Get Help Now: (888) 989-9690
Get Help Now: (888) 989-9690

8 Reasons for Relapse and How to Recover

Reasons for Relapse

Many aspects of life can send us into a whirlwind of stress, overwhelming emotions, and negative behaviors. But if you’re in recovery or know someone who is, it’s essential to understand the reasons for relapse and how to ramp up support during these adverse times, even if it means returning to rehab for better guidance and more comprehensive treatment.    

What Does a Relapse Really Mean?

A common definition of “relapse” is to once again use the substances that led to behavioral difficulties and disease. However, this is only one component of a greater perspective. Addiction science researchers further define it this way: “Many individuals in both the healthcare system and the larger society focus on relapse in terms of the consumption of the alcohol or drug that has been problematic for the individual. However, consumption is the very last step in the relapse, and neglecting earlier events in a relapse prevents more effective intervention at earlier stages.”

In other words, most people experience mental and emotional relapses before the physical relapse—the use of alcohol or drugs—occurs. This is common in the first year of sobriety, but warning signs can flash for any individual in recovery when certain stressors and other factors are too much to handle effectively. For example:

An emotional relapse might be building when someone displays indicators such as:

  • Poor eating or sleeping habits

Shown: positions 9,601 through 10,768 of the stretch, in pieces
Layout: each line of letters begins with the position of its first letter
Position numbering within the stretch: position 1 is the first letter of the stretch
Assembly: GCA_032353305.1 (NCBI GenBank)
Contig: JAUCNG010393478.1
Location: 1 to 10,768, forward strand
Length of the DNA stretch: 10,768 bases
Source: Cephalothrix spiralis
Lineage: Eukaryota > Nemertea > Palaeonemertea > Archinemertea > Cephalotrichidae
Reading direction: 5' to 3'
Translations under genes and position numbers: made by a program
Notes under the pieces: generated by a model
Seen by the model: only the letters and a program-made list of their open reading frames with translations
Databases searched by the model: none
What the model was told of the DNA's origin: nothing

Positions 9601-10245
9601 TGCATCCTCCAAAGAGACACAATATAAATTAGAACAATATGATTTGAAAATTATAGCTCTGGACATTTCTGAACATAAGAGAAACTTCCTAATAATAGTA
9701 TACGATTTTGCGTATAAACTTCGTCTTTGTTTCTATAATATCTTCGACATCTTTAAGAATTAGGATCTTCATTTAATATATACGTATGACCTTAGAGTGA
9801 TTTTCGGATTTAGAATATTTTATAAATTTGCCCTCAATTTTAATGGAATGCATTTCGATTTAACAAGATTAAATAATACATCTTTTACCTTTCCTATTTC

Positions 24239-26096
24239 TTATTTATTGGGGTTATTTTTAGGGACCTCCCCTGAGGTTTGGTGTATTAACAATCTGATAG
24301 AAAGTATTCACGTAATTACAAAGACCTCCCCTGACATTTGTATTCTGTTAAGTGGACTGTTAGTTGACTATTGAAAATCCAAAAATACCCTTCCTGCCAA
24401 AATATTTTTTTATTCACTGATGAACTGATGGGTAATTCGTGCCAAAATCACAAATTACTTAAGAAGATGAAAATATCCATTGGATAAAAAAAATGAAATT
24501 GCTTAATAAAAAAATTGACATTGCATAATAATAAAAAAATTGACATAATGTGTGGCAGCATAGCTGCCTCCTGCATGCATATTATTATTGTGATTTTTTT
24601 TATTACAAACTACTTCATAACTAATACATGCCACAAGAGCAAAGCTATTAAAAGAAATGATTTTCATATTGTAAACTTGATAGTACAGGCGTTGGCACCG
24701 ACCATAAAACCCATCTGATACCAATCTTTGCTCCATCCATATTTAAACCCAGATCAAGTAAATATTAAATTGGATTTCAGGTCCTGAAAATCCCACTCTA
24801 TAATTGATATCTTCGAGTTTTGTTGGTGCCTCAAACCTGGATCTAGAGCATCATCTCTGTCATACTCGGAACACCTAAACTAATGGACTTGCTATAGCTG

• Focusing on other people’s problems
  • Choosing to isolate themselves
  • Not attending or sharing in 12-Step or other mutual aid meetings 

Signs of a mental relapse often include:

  • Cravings or thinking about the people, places, and activities associated with prior use
  • Trying to plan ways to use while still maintaining control 
  • Exaggerating the positive aspects of past use and/or minimizing the consequences of past use
  • Bargaining, lying, and other behaviors to justify using

Some addiction specialists also define a physical “lapse” as a one-time use, and a physical “relapse” as recurring use. 

8 Reasons for Relapse

It’s vital to note that each individual has unique issues relating to substance use disorder (SUD) and alcohol use disorder (AUD), so we’re not here to generalize. That said, researchers have analyzed many reasons for emotional, mental, and physical relapse. Here are some of the most common.

  1. Certain personality traits. These might include lessened feelings of self-efficacy and self-esteem, misguided curiosity, a lack of concentration, and heightened impulsivity. 
  2. Challenges to mental and emotional health. When someone has a dual diagnosis of addiction and mental and behavioral health issues, it’s critical they have balanced treatment and symptom management of their conditions. If not, there’s an increasing threat to their sobriety. 
  3. Neurological changes. Addiction alters the brain’s structure and function, particularly in areas involved in reward processing, decision-making, and impulse control. Even after a period of sobriety, these neurological changes may persist, making some people more susceptible to relapse when exposed to triggers associated with substance use. The brain’s craving pathways may remain active, leading to intense urges and cravings that contribute to relapse.